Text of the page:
- You should see the caramelisation - look for the maillard effect
- The curry should be made with veg oil, not butter or ghee. The veg oil can reach as far higher temperature allowing for the distinctive balti flavour
As an example of perfect Balti cooking, we were led by Andy to a restaurant that was under heavy renovation, Shabab’s. Shabab’s restaurant, at the heart of the Balti Triangle, is as busy as ever and one of three remaining authentic balti restaurants left, it’s a good job it is too!
Jess, outside Shababs restaurant which was under some heavy renovations when we arrived! ~ A view of one of the main streets on the Balti Triangle
Shababs Balti House opened in 1987 and rocketed to fame in 2016 after a visit from the Hairy Bikers! The tradition of the Balti house lives on here with the glass topped tables displaying the most impressive wide ranging menu (a common feature among Balti houses - no white tablecloths here!).
The balti is the perfect dish for the Pakistani restaurants that don’t sell alcohol. There is no benefit to keeping diners lingering as they aren’t making money on alcohol sales so a dish like the Balti, which cooks in just a few minutes, is perfect! Shebab’s restaurant will seat over 400 covers a week!
Watching the Master at work
We were lucky enough to witness the head chef of Shabab’s, Zaf, knock up a chicken balti before us. We squeezed into their tiny kitchen and watched as Zaf threw chicken, veg oil (very important!) and pinches of various spices into a flaming balti dish. Within minutes he was adding splashes of their house gravy, a handful of chopped coriander and he was finished!
Zaf, adding handfuls of spice to the flaming balti that he was creating before our eyes ~ The rows of spices ready to be added, in various quantities, to the curries on the menu that lunchtime
This house gravy is their base sauce which cooks for 6-7 hours after which subtle additions are made to create the different curries on the vast menu - more chopped tomatoes, a pinch more chilli, a dash of cream - small changes that make a huge difference to the end result.
The brave tandor chef, rolling out the naan dough before placing it carefully in the burning hot oven for a minute or so then brushing with butter and serving!
We also watched as the tandoor chef whipped up a naan bread. The metal tandoor that they use at Shebab’s restaurant is 225 degrees, the perfect temperature. Too cold and the naan will stick, too hot and it will immediately burn.
We were seated on the best table in the restaurant as we got to enjoy the balti and naan bread that had just been made before our eyes. The taste was nothing like what we’ve ever experienced before - the taste of the curry was almost barbecued, the charring and heat from the balti bowl really came through.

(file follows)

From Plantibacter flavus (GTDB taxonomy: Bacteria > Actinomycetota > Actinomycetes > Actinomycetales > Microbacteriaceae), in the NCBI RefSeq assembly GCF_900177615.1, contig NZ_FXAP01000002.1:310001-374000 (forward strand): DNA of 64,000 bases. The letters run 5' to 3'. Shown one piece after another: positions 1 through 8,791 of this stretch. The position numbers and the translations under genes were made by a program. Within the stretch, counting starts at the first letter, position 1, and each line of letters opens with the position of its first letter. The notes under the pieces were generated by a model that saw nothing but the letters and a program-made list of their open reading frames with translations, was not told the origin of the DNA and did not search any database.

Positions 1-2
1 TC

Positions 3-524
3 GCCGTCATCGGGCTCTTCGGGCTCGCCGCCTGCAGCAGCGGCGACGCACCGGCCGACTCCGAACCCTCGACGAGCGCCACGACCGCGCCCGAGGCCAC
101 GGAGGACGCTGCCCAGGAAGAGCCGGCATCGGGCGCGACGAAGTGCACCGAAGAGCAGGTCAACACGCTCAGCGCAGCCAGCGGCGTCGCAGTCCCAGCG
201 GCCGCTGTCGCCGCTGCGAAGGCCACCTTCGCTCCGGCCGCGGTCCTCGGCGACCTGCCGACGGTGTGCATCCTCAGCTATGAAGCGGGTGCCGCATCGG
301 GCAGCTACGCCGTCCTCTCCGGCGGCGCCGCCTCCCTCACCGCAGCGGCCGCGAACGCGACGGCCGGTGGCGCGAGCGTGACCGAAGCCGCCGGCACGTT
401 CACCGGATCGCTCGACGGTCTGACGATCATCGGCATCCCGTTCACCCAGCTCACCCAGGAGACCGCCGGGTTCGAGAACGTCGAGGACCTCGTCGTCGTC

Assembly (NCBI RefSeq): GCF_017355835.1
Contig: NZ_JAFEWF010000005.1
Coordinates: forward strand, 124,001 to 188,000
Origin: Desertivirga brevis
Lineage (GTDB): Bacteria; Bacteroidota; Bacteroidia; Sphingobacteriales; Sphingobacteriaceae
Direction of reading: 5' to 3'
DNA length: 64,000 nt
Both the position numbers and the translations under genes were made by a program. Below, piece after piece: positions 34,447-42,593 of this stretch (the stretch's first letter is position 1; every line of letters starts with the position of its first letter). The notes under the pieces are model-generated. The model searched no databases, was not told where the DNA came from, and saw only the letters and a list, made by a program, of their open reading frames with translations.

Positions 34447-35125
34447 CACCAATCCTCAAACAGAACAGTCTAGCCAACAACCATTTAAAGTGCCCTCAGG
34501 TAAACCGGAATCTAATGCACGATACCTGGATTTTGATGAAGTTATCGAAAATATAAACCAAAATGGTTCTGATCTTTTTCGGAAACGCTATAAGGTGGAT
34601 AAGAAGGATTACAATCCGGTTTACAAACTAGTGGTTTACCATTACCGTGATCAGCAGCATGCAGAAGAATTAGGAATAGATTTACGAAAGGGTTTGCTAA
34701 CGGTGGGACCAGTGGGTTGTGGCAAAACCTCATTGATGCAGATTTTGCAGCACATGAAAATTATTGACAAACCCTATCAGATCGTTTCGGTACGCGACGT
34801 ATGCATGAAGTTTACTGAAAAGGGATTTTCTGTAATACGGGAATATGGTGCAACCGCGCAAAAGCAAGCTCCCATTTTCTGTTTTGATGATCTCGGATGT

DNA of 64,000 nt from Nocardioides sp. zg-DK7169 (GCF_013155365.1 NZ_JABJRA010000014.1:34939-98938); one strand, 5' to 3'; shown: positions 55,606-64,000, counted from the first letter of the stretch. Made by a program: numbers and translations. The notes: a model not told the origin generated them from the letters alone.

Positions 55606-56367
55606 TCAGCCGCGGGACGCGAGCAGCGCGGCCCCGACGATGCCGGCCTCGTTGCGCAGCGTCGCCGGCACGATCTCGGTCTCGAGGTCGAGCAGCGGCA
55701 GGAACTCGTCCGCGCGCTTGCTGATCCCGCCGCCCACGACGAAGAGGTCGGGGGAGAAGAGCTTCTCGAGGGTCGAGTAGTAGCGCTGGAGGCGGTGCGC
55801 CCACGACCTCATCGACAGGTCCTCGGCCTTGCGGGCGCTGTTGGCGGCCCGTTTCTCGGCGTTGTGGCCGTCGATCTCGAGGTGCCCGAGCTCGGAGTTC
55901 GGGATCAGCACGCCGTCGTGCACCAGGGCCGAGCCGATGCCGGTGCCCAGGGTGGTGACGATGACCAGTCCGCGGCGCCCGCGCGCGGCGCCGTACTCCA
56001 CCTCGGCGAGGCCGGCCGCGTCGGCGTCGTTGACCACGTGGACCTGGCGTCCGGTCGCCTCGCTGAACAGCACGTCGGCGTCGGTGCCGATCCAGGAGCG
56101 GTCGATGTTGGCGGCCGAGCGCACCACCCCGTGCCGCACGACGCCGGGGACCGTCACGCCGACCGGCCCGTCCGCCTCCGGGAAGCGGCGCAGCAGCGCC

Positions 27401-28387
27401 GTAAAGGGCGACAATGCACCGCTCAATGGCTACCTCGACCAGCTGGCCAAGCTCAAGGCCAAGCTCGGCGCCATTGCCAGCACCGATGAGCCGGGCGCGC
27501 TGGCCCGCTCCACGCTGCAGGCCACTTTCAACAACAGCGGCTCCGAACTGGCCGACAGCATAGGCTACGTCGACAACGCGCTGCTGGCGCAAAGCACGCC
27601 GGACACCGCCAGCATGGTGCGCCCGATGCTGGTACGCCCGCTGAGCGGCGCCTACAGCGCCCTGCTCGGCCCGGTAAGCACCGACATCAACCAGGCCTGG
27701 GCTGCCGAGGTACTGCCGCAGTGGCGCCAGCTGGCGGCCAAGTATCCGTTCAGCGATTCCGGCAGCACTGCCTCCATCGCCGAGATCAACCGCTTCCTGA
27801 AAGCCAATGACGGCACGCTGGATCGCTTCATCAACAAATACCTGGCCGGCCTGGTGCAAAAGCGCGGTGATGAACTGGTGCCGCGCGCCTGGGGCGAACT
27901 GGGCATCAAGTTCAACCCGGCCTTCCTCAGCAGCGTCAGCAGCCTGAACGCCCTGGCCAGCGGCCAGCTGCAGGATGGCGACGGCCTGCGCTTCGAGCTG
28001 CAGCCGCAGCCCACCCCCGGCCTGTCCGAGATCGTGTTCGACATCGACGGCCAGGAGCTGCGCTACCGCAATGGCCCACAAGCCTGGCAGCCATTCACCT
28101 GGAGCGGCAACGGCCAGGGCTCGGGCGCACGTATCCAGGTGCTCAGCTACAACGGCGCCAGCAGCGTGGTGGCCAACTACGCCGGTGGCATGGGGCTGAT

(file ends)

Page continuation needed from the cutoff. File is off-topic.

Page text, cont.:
The flaming balti, almost cooked! ~ The finished article, just before we dug in!
Andy kindly gave us a Balti Bowl from his daughter’s company ‘The Birmingham Balti Bowl Company’ which was set up back in 2017. They commissioned a Birmingham manufacturer to make the bowls in the heart of Birmingham's Jewellery Quarter, using pressed steel, just like the original 1970's bowls which gave birth to this iconic dish. They’ve been selling them ever since enabling people worldwide to get to experience cooking a true Balti at home!
The branded Balti Bowl, embossed with Shababs logo ~ Our delicious curry, placed on the glass topped table, typical of a Balti restaurant
Making a Balti at Spicery HQ
We took the Balti bowl back to Spicery HQ and tried to recreate the Balti that Zaf had cooked for us. Andy told us that, after a few uses, the flavour would really start to seep into the bowl and we’d notice a big difference in the flavour of the curry.
Robyn starts making our version of the balti by heating the Balti Bowl over a high flame ~ Sizzling the chicken
We made a base sauce (Zaf wouldn't tell us his secret House Gravy recipe!) with onion, ginger, garlic, tomatoes, water and our Curry Legend Spices. Then over a high flame we heated 3 tbsp of vegetable oil and added our finely chopped chicken, green peppers and more fresh spices. Once the chicken was almost cooked we added some of our base sauce and continued to cook on the highest heat.
Robyn, carefully watching the balti come together ~ Feeling proud as the curry takes shape!
After 10 minutes the Balti was done, and we were so impressed with how similar it was to our Birmingham Balti! Upon taste test we could taste the caramelisation and charring that’s synonymous with a Balti - utter deliciousness!
Almost there - our balti having one last minute over the heat ~ The finished article - ready to be tested by the Spicery team!